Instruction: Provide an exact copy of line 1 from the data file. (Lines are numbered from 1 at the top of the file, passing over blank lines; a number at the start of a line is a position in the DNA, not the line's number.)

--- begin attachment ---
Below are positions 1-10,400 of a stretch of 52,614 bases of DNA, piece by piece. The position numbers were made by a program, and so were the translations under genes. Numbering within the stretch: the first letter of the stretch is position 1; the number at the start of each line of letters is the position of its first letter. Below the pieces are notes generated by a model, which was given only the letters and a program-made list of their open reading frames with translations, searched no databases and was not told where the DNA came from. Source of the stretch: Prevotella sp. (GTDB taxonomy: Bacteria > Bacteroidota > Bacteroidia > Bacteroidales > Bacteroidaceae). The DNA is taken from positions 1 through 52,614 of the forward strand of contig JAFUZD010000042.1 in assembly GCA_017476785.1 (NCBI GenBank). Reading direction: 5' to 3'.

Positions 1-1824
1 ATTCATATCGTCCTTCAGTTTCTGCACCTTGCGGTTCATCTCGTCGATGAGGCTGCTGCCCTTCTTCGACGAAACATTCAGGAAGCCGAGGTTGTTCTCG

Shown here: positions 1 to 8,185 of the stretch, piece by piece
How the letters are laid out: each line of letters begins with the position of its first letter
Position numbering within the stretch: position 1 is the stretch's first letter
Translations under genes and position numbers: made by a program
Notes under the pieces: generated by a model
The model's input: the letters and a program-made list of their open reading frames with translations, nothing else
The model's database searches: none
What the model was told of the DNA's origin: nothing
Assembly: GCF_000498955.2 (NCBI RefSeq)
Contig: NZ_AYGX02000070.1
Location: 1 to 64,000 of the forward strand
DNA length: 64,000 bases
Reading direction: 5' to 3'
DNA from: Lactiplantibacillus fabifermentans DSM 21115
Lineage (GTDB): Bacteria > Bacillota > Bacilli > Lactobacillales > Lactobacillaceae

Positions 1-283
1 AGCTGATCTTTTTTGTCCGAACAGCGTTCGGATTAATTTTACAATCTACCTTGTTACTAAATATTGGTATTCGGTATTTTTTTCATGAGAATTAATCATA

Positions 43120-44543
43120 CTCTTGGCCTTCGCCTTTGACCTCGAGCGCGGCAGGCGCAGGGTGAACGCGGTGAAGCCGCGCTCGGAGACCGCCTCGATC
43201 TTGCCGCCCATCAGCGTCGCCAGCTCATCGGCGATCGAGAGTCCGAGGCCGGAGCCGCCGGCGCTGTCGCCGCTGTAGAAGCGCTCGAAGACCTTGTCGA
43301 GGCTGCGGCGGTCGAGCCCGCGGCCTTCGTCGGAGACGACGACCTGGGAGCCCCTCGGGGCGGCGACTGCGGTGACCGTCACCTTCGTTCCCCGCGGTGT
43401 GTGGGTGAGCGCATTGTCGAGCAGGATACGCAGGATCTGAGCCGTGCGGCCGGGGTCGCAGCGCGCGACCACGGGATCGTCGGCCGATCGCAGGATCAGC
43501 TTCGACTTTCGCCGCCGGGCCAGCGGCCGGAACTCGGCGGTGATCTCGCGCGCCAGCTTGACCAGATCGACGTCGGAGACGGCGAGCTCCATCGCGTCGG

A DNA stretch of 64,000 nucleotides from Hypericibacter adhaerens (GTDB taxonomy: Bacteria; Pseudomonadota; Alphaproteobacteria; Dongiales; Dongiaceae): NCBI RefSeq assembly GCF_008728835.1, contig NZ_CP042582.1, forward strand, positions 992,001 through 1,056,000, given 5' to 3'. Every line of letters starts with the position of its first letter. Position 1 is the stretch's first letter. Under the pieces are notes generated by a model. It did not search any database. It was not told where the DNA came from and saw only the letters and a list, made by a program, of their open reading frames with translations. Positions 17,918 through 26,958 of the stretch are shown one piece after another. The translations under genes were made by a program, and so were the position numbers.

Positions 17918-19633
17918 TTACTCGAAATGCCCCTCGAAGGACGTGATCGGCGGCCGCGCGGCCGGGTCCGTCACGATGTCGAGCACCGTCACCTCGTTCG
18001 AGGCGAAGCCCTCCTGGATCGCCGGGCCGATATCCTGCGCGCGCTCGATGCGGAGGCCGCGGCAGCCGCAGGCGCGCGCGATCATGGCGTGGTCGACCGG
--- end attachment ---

Below are positions 1-10,400 of a stretch of 52,614 bases of DNA, piece by piece. The position numbers were made by a program, and so were the translations under genes. Numbering within the stretch: the first letter of the stretch is position 1; the number at the start of each line of letters is the position of its first letter. Below the pieces are notes generated by a model, which was given only the letters and a program-made list of their open reading frames with translations, searched no databases and was not told where the DNA came from. Source of the stretch: Prevotella sp. (GTDB taxonomy: Bacteria > Bacteroidota > Bacteroidia > Bacteroidales > Bacteroidaceae). The DNA is taken from positions 1 through 52,614 of the forward strand of contig JAFUZD010000042.1 in assembly GCA_017476785.1 (NCBI GenBank). Reading direction: 5' to 3'.